Made according to the most stringent halakhic requirements, extremely rare. Before us is an item that was in use in the Beit Din in Europe in the 18-19th century, about which a little more info is given: When a woman was widowed from her husband without having any children, and the husband had brothers (even married ones), the process of halitzah was required by the Beit Din before she could marry anyone else. As part of the halitzah ceremony, the widows and brother (the Yavam) state their lack of desire to marry one another and to procreate for the benefit of the deceased. After the dayanim made sure that they wish to undergo halitza and not yibum (marriage), they invite a number of witnesses to be present during the siddur halitza, in order to give the halitza the proper validity. The ceremony itself is composed of quoting a number of pesukim in the Torah on the issue of the halitzah, and the carrying out of the tasks enumerated in them: the woman says the pasuk directed towards the witnesses and dayanim. The dayanim appoint those present witnesses to the halitza. They bring the brother (yavam) a shoe found in the Beit Din especially for this purpose, which he ties to his foot. The shoe has a high ankle, made of one piece of leather, not sewn with linen thread, which has undergone stringent examination according to all relevant halachot. The man ties it onto his right foot, and ties the laces onto his ankle. The man is asked by the Beit Din whether he is prepared to l’yavem the wife of his dead brother, and take the woman as his wife to procreate on behalf of his brother. He answers according to a pasuk from the Torah. A number of additional questions are asked. After his answers, the woman approaches him (according to the directives of the dayanim), unlaces the shoe and takes it off (an act symbolizing his humiliation because he is not willing to l’yavem her). The woman throws the shoe on the ground between them and spits on the ground, in the direction of the shoe, as described in the pesukim (it should be noted that “b’panav” in the pasuk does not mean she must spit in his face, but only in his presence, next to him). After the shoe is thrown and she spits, she says one last pasuk. The dayanim sign a bill of halitza (shtar halitza), which approves that the halitzah has taken place. Extremely rare. Origin: Private collection.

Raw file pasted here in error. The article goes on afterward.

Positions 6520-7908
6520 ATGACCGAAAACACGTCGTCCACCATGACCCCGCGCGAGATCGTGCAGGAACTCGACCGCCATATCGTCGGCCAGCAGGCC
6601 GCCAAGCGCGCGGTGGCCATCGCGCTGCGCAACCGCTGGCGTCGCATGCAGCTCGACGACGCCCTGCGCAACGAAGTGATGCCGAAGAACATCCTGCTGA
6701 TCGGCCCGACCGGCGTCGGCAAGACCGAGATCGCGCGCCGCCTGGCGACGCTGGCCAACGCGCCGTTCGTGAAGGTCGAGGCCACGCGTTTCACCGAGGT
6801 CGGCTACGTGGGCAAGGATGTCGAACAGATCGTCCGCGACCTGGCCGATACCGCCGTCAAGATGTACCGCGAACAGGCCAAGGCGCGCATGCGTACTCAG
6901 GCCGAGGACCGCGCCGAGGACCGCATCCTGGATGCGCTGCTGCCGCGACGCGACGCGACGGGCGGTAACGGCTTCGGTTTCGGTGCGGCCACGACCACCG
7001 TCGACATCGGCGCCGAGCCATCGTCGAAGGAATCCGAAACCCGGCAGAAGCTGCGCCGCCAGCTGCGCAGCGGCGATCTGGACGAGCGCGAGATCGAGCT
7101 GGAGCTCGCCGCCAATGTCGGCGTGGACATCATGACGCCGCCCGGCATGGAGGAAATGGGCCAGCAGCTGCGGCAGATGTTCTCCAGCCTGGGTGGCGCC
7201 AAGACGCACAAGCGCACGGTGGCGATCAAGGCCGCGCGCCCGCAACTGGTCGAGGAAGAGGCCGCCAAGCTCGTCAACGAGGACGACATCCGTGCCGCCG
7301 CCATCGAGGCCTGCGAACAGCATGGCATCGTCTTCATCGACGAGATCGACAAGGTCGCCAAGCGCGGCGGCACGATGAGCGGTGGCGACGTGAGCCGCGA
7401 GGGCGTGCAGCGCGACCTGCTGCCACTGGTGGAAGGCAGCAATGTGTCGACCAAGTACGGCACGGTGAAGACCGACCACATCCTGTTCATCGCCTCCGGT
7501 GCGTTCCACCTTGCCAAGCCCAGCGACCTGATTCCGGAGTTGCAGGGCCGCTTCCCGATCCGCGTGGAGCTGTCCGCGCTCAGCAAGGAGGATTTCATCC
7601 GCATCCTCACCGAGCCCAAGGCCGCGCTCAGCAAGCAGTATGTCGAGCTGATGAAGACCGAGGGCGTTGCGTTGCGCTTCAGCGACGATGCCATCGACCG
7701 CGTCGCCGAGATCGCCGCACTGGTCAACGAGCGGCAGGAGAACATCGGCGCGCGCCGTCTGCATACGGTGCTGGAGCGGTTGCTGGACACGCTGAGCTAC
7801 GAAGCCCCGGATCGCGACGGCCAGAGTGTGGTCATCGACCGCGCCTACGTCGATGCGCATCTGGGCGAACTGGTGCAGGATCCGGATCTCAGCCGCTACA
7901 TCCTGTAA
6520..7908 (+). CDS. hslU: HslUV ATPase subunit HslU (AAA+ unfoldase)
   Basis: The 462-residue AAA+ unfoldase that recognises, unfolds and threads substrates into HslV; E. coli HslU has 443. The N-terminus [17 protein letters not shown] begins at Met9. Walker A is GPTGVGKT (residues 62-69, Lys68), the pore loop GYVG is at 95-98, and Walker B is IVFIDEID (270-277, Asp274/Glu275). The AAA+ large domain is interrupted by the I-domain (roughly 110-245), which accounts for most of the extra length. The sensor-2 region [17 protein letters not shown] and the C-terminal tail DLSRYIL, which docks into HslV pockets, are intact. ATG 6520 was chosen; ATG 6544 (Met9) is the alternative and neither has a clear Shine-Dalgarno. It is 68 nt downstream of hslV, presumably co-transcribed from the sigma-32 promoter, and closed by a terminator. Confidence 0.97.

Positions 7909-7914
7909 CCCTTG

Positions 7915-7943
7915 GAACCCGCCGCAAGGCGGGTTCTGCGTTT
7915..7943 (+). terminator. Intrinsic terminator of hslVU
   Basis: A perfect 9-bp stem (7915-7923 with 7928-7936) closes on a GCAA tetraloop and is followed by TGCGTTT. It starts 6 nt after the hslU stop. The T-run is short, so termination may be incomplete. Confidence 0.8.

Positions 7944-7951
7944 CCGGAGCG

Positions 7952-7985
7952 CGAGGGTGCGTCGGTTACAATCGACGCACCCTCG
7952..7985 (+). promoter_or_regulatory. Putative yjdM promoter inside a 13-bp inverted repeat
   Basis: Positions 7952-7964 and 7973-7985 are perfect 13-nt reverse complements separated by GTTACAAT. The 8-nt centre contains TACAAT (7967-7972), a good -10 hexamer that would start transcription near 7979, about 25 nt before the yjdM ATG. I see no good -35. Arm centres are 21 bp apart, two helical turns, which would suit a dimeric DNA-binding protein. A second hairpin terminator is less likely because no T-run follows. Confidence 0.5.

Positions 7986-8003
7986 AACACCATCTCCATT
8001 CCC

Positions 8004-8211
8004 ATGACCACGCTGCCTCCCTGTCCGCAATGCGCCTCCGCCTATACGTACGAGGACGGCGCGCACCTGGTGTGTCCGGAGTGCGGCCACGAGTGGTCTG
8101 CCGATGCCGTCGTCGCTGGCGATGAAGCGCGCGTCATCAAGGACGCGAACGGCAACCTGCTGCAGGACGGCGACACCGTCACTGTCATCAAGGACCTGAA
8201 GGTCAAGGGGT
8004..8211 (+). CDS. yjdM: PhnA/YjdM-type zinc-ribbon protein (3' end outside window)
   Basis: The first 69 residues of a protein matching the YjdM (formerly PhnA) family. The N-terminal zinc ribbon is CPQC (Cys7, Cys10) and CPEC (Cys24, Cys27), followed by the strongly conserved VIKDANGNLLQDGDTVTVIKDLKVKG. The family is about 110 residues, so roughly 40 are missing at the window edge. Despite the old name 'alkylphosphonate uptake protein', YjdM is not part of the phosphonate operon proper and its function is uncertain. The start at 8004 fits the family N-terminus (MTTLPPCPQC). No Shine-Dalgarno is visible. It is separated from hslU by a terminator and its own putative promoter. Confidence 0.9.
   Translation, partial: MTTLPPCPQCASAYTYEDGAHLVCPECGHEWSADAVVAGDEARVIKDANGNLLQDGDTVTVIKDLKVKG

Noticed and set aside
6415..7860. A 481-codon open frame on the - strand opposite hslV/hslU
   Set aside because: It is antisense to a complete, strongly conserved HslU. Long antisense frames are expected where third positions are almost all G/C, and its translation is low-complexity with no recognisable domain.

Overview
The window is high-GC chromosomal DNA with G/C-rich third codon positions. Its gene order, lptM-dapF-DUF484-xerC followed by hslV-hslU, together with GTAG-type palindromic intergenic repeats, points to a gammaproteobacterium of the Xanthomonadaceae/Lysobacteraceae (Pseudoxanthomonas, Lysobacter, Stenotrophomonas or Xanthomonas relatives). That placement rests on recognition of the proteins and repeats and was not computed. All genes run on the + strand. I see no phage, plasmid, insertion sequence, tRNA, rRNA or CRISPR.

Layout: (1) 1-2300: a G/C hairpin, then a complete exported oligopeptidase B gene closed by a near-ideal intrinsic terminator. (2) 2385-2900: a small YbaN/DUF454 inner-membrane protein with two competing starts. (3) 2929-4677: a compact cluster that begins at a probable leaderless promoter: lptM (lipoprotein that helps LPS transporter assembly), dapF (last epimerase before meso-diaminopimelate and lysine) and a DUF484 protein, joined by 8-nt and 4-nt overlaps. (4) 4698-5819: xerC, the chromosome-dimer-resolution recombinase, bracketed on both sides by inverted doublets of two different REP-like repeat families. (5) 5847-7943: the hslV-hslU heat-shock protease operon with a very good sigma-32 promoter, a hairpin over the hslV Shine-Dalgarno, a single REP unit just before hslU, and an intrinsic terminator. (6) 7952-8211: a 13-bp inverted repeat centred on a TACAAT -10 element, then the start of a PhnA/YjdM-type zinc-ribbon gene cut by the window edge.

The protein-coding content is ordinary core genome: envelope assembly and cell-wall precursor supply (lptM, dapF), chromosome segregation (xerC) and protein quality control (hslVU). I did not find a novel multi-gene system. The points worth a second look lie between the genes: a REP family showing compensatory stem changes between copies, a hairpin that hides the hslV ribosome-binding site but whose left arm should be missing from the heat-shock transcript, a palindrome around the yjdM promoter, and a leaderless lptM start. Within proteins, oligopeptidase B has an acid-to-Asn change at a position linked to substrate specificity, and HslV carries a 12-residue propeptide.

Item sold at
Starting at $300